Tre Demps was debatably the most improved player on the team. He was often Northwestern's go-to gut in the crunch time. He hit clutch shots in the victories against Illinois, Indiana, Wisconsin and Minnesota. Demps showed off his ability to create his own shot and score in isolation settings. He also filled in at point guard for the struggling Dave Sobolewski.
Sobolewski missed a large portion of the middle of the season due to confusion issues. The 'Cats actually performed their best during that stretch without him on the floor. Sobo returned late in the season, getting roughly 20 minutes per game. His ball handling skills and ability to run the offense were key assets to NU's system. Still, Sobolewski didn't play anywhere near the level of a team captain this season.
Northwestern's other captain, Drew Crawford, finished his career as a Wildcat as one of the all-time greats at Northwestern. Crawford averaged in double figures in all five of his season at Northwestern. This season he finished with 15.7 points per game and 6.4 rebounds per game. He ended his career as the second all-time leading scorer at Northwestern, trailing only John Shurna.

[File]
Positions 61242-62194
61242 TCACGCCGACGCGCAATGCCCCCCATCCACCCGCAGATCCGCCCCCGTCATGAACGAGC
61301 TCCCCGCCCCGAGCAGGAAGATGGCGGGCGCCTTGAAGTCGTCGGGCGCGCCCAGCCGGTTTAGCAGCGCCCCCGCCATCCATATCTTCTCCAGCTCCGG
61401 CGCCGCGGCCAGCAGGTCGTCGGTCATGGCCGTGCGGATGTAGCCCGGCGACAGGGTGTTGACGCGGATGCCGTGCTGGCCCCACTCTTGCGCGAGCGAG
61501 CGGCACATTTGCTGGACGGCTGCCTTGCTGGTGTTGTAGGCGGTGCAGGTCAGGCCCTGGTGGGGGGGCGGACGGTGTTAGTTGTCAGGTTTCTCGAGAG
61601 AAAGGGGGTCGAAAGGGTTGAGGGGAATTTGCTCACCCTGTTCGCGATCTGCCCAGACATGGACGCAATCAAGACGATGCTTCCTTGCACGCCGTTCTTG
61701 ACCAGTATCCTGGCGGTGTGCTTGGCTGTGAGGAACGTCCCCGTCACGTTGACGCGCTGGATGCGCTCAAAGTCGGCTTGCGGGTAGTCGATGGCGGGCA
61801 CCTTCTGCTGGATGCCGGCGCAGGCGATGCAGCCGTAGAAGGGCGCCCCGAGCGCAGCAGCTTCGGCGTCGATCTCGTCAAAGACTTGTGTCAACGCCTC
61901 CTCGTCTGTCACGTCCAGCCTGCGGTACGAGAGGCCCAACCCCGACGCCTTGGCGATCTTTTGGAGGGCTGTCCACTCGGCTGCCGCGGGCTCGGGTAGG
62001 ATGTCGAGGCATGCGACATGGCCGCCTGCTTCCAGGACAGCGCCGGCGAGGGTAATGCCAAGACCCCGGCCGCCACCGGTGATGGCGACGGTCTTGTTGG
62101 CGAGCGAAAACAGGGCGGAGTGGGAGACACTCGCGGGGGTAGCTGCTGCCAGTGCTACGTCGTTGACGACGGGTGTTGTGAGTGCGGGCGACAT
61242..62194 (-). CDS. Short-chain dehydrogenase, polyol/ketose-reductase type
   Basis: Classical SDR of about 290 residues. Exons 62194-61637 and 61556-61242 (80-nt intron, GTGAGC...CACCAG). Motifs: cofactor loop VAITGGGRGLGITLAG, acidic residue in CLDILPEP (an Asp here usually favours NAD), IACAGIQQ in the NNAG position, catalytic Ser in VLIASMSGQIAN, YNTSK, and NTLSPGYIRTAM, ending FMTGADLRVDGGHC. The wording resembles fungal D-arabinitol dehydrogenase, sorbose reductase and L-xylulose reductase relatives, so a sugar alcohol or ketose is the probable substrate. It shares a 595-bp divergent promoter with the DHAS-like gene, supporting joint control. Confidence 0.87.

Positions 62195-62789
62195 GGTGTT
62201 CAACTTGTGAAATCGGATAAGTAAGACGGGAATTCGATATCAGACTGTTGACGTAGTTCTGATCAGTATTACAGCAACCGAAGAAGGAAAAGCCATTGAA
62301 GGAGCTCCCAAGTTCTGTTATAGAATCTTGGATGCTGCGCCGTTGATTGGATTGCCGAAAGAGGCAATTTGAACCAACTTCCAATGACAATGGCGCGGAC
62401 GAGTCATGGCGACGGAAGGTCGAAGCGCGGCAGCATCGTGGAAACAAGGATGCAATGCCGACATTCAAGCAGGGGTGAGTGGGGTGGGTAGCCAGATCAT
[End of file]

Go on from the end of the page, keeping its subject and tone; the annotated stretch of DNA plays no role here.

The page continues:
The big adjustments at NU meant the end of the playing careers at Northwestern for some other Wildcats. Center Chier Ajou decided to transfer in January. He will be playing at Seton Hall after sitting out one full season. Seniors Nikola Cerina and James Montgomery III finished off their Northwestern careers. Collins announced at the end of the season that Kale Abrahamson would also transfer from the program. It was unlikely Ajou or Abrahamson would ever see significant minutes in the future at NU.
2013-14 was just the start of things to come at Northwestern. Collins is really cleaning house with the multitude of transfers and five freshman coming in next season. It wasn't the most successful of years, as seen in the 14-19 record, but the 'Cats are making moves in the right direction. This year was a big transition phase for Northwestern. With Chris Collins at the helm, it's out with the old and with the NU.